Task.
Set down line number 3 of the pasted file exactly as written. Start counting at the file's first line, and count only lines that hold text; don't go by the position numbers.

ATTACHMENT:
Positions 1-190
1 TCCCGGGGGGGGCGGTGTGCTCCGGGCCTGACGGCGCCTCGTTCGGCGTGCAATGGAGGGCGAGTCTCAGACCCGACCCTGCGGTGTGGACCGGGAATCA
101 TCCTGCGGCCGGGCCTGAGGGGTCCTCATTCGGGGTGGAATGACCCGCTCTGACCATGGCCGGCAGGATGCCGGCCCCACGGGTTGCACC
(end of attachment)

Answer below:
101 TCCTGCGGCCGGGCCTGAGGGGTCCTCATTCGGGGTGGAATGACCCGCTCTGACCATGGCCGGCAGGATGCCGGCCCCACGGGTTGCACC